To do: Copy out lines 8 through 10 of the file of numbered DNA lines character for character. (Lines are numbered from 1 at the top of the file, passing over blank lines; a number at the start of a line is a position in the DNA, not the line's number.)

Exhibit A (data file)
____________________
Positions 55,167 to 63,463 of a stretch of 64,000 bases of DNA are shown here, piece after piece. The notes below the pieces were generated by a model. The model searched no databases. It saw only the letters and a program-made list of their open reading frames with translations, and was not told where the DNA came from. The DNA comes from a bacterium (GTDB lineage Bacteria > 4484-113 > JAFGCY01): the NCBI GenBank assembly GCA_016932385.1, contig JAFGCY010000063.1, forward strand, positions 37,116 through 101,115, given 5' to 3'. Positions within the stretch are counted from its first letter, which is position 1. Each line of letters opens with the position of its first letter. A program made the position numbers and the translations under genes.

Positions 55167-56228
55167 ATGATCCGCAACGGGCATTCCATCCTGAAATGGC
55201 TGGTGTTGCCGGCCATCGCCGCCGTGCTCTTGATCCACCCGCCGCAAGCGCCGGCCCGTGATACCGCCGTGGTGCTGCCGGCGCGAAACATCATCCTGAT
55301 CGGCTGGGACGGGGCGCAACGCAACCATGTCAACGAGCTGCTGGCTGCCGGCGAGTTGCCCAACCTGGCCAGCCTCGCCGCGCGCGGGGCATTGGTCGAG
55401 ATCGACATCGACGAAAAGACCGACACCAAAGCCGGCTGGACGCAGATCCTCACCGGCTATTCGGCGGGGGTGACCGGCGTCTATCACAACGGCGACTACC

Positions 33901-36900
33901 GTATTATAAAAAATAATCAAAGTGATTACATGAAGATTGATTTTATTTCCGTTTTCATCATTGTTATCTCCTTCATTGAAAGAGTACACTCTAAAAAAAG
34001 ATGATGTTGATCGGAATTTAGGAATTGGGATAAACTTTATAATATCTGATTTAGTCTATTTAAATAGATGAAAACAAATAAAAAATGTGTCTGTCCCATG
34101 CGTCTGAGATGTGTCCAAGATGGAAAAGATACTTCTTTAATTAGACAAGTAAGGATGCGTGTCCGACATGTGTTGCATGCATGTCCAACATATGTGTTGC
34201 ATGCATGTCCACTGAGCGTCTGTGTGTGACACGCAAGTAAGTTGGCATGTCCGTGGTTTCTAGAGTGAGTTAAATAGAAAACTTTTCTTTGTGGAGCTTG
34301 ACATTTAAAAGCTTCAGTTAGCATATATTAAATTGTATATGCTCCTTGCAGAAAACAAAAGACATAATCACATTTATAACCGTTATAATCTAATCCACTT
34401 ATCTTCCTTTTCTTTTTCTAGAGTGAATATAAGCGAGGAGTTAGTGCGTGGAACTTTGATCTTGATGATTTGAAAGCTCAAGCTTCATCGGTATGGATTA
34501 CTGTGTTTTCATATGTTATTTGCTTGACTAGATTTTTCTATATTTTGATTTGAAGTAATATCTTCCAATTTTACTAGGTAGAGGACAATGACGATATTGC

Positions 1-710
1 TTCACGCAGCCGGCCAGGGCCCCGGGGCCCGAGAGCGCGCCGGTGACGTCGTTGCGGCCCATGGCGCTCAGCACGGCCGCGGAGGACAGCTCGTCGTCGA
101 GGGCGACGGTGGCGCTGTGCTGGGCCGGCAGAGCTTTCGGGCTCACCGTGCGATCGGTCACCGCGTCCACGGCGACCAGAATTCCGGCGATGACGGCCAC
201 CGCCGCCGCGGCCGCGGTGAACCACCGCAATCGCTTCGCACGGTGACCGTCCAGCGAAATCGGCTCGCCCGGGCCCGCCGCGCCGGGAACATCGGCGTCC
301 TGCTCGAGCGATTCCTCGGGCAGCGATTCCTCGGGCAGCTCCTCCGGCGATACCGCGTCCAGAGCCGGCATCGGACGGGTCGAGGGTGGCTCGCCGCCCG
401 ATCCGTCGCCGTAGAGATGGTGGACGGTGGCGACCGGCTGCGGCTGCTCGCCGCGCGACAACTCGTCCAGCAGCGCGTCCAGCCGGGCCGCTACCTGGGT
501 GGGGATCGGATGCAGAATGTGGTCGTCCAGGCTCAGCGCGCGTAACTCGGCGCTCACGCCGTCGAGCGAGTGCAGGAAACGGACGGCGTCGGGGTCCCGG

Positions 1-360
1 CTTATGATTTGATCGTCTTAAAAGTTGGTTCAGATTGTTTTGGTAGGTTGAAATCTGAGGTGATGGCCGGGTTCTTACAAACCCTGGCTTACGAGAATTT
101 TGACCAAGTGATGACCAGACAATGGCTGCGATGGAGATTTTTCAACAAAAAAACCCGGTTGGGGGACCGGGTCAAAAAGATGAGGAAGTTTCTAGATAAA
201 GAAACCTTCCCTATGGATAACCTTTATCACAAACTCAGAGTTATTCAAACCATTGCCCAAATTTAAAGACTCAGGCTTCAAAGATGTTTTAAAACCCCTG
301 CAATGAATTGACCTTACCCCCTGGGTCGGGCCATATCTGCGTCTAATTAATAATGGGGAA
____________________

33901 GTATTATAAAAAATAATCAAAGTGATTACATGAAGATTGATTTTATTTCCGTTTTCATCATTGTTATCTCCTTCATTGAAAGAGTACACTCTAAAAAAAG
34001 ATGATGTTGATCGGAATTTAGGAATTGGGATAAACTTTATAATATCTGATTTAGTCTATTTAAATAGATGAAAACAAATAAAAAATGTGTCTGTCCCATG
34101 CGTCTGAGATGTGTCCAAGATGGAAAAGATACTTCTTTAATTAGACAAGTAAGGATGCGTGTCCGACATGTGTTGCATGCATGTCCAACATATGTGTTGC